# Use basic operators

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R is not only good for analysing and visualizing data, but also for solving maths problems or comparing data with each other. Plus you can use it just like a pocket calculator.

- Use R as a pocket calculator
- Use arithmetic operators on vectors
- Use relational operators on vectors
- Use logical operators on vectors

___ + ___ ___ - ___ ___ / ___ ___ * ___ ___ ^ ___ ___ == ___ ___ != ___ ___ < ___ ___ > ___ ___ = ___ ___ & ___ ___ | ___ ___ %in% ___

## Using R as a pocket calculator

___ + ___ ___ - ___ ___ / ___ ___ * ___

R is a programming language mainly developed for statistics and data analysis. Within R you can use mathematical operators just like you would use on a calculator. For example, you can add `+`

and subtract `-`

numbers from each other:

5 + 5 [1] 10 7 - 3.5 [1] 3.5

Similarly, you can multiply `*`

or divide `/`

numbers:

5 * 7 [1] 35 8 / 4 [1] 2

You can take the power of a number by using the `^`

sign:

2 ^ 3 [1] 8

According to the rules of mathematics, you can use round brackets to specify the order of evaluation in more complex tasks:

5 * (2 + 4 / 2) [1] 20

## Exercise: Use basic arithmetic

To calculate the mean of the numbers `2`

, `3`

, `7`

and `8`

:

- Add all the numbers together using
`+`

. - Divide the result by the number of elements.
- Make sure that the result of the addition is calculated first by using braces
`()`

.

## Applying arithmetic operators on vectors

___ + ___ ___ - ___ ___ / ___ ___ * ___

Operations, such as addition, subtraction, multiplication and division are called *arithmetic operations*. They can not only operate with single values but also with vectors. If you use arithmetic operations on vectors, the operation is done on each individual number from the first vector and the individual number at the same position from the second vector.

In the following example we create two numeric vectors and assign them to the variables `a`

and `b`

. We then add them together:

a <- c(1, 3, 6, 9, 12, 15) b <- c(2, 4, 6, 8, 10, 12) a + b [1] 3 7 12 17 22 27

As the output shows, the first elements of the two vectors were added together and resulted in `1 + 2 = 3`

. The second elements added up to `3 + 4 = 7`

, the third elements to `6 + 6 = 12`

and so on.

We can apply any other arithmetic operation in a similar way:

a <- c(22, 10, 7, 3, 14, 4) b <- c(4, 5, 2, 6, 14, 8) a / b [1] 5.5 2.0 3.5 0.5 1.0 0.5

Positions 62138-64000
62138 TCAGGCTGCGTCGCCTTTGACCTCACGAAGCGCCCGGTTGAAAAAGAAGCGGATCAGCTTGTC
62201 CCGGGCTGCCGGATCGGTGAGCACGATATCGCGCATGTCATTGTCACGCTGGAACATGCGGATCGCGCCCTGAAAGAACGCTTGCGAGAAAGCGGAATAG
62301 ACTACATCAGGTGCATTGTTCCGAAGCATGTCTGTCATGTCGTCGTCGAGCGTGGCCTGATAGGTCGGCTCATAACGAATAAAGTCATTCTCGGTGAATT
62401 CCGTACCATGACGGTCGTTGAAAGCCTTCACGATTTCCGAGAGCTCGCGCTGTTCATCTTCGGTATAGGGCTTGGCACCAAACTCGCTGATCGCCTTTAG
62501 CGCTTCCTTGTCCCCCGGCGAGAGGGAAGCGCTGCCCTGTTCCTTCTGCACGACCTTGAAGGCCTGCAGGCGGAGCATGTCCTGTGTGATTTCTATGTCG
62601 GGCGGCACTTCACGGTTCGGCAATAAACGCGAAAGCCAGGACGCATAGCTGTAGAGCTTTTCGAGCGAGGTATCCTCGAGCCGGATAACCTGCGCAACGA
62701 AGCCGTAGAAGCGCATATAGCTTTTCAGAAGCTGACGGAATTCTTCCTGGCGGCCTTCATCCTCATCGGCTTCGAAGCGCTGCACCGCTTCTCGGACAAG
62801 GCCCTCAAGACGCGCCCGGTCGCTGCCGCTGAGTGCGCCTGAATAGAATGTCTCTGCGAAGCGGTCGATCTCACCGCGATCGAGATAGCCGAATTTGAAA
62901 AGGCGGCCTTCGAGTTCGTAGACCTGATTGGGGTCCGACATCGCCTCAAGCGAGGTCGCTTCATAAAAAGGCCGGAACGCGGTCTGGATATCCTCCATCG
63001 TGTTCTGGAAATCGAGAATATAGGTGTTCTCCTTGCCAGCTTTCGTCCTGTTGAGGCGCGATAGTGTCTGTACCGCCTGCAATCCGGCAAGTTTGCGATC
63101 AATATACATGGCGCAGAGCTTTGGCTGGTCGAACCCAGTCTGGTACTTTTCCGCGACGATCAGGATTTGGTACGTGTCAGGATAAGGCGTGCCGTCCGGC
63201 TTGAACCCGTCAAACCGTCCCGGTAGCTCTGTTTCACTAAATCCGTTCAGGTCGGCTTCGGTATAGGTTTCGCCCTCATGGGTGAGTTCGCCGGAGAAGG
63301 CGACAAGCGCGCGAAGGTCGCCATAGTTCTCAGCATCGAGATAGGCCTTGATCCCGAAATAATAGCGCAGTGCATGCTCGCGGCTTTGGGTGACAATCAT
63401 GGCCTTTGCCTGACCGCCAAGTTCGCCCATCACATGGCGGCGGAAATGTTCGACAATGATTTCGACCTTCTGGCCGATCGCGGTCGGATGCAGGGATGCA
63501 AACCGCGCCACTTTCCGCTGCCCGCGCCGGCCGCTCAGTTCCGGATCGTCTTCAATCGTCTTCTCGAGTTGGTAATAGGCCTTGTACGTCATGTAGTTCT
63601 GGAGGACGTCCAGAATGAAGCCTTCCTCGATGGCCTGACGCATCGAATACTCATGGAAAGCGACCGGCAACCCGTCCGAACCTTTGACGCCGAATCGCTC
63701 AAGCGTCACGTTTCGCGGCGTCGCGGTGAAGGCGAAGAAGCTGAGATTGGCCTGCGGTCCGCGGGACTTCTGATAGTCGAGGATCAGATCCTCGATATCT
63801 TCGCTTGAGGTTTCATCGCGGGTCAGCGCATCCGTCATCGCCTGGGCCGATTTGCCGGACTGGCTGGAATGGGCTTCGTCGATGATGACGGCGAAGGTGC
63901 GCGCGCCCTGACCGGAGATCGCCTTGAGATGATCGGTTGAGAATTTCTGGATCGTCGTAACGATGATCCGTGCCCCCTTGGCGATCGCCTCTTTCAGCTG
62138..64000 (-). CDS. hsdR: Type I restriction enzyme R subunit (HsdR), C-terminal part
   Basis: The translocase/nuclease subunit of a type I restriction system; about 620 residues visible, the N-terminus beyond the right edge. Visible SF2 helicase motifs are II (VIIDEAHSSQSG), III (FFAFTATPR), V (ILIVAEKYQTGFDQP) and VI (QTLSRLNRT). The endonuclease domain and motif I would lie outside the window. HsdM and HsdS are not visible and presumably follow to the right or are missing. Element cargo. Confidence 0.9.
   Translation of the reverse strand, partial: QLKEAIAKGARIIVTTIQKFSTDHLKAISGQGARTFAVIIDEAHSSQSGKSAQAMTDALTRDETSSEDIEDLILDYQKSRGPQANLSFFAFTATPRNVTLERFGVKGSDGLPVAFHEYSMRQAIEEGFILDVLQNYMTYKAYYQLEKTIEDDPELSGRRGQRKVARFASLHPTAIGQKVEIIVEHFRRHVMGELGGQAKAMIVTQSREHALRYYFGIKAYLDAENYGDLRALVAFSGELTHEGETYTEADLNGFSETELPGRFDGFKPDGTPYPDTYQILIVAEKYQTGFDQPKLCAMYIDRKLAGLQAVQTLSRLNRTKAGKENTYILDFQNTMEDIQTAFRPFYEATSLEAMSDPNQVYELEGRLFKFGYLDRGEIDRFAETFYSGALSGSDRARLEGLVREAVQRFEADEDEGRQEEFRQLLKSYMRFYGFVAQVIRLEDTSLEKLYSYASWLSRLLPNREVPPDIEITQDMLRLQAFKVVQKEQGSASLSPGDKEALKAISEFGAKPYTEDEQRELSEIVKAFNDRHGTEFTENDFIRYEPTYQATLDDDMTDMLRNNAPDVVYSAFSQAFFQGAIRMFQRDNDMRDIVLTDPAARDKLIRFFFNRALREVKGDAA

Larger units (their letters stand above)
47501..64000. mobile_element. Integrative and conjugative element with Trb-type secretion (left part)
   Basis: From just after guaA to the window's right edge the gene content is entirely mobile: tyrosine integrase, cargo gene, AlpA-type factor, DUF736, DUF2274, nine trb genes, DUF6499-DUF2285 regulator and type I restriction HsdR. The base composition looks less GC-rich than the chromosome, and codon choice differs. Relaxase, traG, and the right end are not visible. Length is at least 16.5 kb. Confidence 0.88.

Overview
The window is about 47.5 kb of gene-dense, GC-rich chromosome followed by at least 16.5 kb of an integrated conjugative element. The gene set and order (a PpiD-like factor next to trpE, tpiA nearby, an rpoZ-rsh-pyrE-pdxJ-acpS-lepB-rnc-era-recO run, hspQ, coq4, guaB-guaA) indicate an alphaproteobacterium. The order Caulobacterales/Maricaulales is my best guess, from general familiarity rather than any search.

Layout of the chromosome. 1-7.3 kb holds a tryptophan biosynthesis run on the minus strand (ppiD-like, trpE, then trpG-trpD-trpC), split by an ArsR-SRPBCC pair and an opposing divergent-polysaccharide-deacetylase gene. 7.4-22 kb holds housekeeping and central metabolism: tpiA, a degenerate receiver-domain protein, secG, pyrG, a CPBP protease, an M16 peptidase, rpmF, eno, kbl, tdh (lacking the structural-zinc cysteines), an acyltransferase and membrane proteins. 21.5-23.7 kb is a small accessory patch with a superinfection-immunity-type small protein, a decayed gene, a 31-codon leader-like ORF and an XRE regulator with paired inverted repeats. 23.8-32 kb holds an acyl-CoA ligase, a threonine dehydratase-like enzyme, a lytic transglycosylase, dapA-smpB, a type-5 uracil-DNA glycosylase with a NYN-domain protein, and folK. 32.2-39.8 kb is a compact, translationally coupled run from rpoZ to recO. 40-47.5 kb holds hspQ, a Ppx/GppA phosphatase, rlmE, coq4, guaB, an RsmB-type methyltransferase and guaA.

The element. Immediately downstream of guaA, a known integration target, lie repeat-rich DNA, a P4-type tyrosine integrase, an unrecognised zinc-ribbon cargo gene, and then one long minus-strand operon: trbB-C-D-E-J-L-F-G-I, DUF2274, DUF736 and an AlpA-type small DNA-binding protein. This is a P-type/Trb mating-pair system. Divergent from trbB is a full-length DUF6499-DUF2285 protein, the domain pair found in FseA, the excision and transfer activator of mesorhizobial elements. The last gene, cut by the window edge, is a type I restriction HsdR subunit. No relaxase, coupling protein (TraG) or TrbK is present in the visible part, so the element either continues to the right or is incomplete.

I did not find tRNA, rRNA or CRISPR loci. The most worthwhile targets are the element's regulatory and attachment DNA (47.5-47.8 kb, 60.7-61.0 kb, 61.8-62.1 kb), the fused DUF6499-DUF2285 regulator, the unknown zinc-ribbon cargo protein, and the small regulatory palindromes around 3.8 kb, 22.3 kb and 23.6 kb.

Using the same principle, the first element of the result is `22 / 4 = 5.5`

, the second is `10 / 5 = 2`

and so on.

## Quiz: Vector Multiplication

odd <- c(1, 3, 5) even <- c(2, 4, 6) odd * evenInspect the code chunk above. What is the result of the multiplication?

`108`

`54`

`15`

,`48`

`2`

,`12`

,`30`

`18`

,`36`

,`54`

## Exercise: Multiply numeric vectors

Multiply the numeric vectors `ascending`

and `descending`

:

- Create a vector with the numbers
`1`

,`2`

,`3`

and`4`

and assign it to the variable`ascending`

. - Create a vector with the numbers
`4`

,`3`

,`2`

and`1`

and assign it to the variable`descending`

. - Multiply (
`*`

) the variable`ascending`

with the variable`descending`

.

## Using relational operators

___ == ___ ___ != ___ ___ < ___ ___ > ___ ___ = ___

Relational operators are used to compare two values. The output of these operations is always a logical value `TRUE`

or `FALSE`

. We distinguish six different types relational operators, as we’ll see below.

The *equal* `==`

and *not equal* `!=`

operators check whether two values are the same (or not):

2 == 1 + 1 [1] TRUE 2 != 3 [1] TRUE

The *less than* `<`

and *greater than* `>`

operators check, whether a value is less or greater than another one:

2 > 4 [1] FALSE 2 < 4 [1] TRUE

The *less than or equal to* `<=`

and the *greater than or equal to* `>=`

operators combine the check for equality with either the less or the greater than comparison:

2 >= 2 [1] TRUE 2 [1] TRUE

All of these operators can be used on vectors with one or more elements as well. In that case, each element of one vector is compared with the element at the same position in the other vector, just as with the mathematical operators:

vector1 <- c(3, 5, 2, 7, 4, 2) vector2 <- c(2, 6, 3, 3, 4, 1) vector1 > vector2 [1] TRUE FALSE FALSE TRUE FALSE TRUE

Therefore, the output of this example is based on the comparisons `3 > 2`

, `5 > 6`

, `2 > 3`

and so on.

## Exercise: Compare numeric values

Use the appropriate relational operator and check whether 3 is greater than or equal to 2